1891 John Foster becomes a private limited liability company - Board of Directors
June, 1891

A full board of directors of Foster family members is in place. Both founder John Foster (1798-1879) and eldest son William Foster (1821-1884) are now deceased. In 1891 the firm is placed under the constitution of the 5 Foster family board members, as a Private Limited Liability company.

1891 Facilities are built for John Foster workpeople - Victoria Hall, Queensbury
November, 1891

Directors erected Victoria Hall in Queensbury, a building for recreational use by their workpeople which included amongst others a concert hall, recreation rooms, billiards room, a dining room, a kitchen and a library. Other buildings included a Swimming Pool, slipper baths, washing & drying rooms.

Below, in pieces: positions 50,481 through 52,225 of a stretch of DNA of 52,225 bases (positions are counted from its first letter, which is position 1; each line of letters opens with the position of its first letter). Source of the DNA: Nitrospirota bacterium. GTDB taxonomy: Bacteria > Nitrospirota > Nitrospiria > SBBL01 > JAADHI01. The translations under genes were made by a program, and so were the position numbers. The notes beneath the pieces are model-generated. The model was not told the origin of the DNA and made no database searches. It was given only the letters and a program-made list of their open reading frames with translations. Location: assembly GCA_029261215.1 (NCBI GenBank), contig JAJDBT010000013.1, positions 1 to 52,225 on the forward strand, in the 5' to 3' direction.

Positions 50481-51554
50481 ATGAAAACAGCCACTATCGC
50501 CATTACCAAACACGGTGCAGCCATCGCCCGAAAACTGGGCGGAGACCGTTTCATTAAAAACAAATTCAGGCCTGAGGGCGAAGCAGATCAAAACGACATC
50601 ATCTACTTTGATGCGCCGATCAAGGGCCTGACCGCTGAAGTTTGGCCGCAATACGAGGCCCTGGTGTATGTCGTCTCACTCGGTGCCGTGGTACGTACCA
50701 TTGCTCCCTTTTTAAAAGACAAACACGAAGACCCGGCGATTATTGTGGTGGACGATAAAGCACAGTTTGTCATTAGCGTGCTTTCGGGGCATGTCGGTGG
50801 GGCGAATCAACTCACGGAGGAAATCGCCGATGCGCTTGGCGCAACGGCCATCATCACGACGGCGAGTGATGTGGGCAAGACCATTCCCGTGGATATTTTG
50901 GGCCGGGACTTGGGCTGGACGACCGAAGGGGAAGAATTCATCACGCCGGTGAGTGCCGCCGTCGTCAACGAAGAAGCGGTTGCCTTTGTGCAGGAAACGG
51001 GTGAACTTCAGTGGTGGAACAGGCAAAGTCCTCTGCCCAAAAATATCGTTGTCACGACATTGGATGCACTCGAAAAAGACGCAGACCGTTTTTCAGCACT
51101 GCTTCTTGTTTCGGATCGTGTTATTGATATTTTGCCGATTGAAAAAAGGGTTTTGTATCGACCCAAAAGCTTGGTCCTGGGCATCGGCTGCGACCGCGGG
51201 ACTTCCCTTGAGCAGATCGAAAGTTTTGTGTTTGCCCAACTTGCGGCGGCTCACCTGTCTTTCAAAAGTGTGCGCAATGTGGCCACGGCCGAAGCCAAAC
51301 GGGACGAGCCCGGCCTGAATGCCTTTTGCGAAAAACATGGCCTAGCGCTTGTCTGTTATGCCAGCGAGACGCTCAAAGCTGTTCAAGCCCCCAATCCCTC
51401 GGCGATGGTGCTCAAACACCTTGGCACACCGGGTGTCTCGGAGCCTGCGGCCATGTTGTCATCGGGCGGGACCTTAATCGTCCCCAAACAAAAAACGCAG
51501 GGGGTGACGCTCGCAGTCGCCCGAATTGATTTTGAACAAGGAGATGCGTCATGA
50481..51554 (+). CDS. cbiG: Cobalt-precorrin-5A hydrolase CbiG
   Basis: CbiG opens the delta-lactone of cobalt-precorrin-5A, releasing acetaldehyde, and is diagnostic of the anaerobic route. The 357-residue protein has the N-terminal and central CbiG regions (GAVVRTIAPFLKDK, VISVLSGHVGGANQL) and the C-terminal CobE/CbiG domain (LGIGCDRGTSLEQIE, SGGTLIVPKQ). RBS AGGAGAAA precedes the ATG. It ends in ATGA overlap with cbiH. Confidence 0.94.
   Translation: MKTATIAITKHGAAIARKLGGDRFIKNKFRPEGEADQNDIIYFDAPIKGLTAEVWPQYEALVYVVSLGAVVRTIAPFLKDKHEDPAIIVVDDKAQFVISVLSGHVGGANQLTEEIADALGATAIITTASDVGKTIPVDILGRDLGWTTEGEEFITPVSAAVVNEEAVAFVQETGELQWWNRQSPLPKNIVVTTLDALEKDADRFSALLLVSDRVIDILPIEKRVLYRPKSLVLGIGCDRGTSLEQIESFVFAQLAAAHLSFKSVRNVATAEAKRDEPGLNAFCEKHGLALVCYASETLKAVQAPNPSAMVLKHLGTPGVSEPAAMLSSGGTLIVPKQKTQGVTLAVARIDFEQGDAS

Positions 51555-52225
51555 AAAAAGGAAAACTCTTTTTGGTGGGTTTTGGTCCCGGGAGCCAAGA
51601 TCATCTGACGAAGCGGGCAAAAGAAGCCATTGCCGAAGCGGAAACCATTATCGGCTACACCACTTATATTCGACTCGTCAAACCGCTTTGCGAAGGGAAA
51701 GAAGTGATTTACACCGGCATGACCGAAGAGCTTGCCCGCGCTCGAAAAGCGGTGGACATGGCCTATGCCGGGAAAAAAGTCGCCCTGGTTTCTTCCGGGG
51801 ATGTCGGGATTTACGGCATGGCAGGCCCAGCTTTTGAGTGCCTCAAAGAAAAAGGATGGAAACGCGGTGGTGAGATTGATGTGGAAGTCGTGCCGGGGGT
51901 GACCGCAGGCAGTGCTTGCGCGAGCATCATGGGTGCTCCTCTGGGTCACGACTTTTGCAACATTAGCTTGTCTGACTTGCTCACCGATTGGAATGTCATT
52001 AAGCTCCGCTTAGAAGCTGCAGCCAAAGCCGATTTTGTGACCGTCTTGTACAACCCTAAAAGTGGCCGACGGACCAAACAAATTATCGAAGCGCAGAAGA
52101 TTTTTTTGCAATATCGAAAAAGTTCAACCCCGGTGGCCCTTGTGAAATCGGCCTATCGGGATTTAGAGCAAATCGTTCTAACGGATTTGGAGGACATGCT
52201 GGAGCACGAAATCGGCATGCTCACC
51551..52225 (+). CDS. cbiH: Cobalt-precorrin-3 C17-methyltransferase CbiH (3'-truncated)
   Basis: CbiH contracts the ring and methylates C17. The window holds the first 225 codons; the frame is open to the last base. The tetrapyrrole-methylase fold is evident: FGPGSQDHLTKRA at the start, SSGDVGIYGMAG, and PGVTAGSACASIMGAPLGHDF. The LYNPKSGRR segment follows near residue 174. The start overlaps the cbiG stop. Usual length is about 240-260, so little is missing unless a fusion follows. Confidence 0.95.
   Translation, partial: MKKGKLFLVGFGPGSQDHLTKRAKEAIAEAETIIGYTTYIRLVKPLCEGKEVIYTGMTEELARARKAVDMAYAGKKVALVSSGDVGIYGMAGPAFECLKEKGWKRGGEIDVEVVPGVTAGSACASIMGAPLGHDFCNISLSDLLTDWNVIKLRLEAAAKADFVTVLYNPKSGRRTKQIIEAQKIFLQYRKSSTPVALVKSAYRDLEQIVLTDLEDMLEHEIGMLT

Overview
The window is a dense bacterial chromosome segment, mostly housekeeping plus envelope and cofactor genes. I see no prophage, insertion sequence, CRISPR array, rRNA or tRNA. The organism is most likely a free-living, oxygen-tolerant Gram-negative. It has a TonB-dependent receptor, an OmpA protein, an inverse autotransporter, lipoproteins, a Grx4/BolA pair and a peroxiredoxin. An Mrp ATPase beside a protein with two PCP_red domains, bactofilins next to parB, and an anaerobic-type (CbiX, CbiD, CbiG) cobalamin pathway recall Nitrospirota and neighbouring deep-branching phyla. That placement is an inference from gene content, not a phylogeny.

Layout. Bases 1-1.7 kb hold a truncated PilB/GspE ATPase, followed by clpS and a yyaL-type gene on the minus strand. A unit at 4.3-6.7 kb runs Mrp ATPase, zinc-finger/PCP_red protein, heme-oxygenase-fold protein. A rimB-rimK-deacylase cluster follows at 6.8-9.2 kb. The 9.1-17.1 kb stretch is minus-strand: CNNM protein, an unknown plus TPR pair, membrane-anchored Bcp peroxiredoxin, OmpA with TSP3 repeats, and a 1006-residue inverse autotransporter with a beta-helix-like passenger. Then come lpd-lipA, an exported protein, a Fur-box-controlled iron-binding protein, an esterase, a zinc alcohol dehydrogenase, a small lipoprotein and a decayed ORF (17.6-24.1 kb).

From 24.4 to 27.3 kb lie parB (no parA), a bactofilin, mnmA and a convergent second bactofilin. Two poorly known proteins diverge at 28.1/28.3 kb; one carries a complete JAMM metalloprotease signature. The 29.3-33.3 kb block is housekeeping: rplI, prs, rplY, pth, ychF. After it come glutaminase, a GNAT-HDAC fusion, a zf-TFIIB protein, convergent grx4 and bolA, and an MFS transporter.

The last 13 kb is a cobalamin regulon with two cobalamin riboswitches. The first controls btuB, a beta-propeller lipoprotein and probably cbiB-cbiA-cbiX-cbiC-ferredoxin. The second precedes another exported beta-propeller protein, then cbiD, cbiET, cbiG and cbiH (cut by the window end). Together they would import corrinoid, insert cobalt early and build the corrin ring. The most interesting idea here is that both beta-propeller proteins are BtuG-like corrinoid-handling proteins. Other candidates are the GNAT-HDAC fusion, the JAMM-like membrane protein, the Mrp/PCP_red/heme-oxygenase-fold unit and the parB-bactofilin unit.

1891 - 1920s John Foster Development & Growth
May, 1900

Over the next 30 years…


New Powerhouse to produce the immense amount of energy demanded by the mill.Development of subsidiary services including mechanics, joiners, plumbers, basket makers, cobblers, a fully equipped fire brigade, etc., makes the whole concern ‘self-contained’ and practically independent of outside aid. Thus enabling the mill community to proceed with clock-like manufacturing regularity and efficiency.


Total floor area of the mills exceed 15 acres and houses 500 power looms.


Every process of fabric production is integrated into the mill, from raw material sorting through to weaving, dying and finishing.


A hostel with 231 beds plus other facilities is built to provide accommodation for female skilled mill workers from distant locations.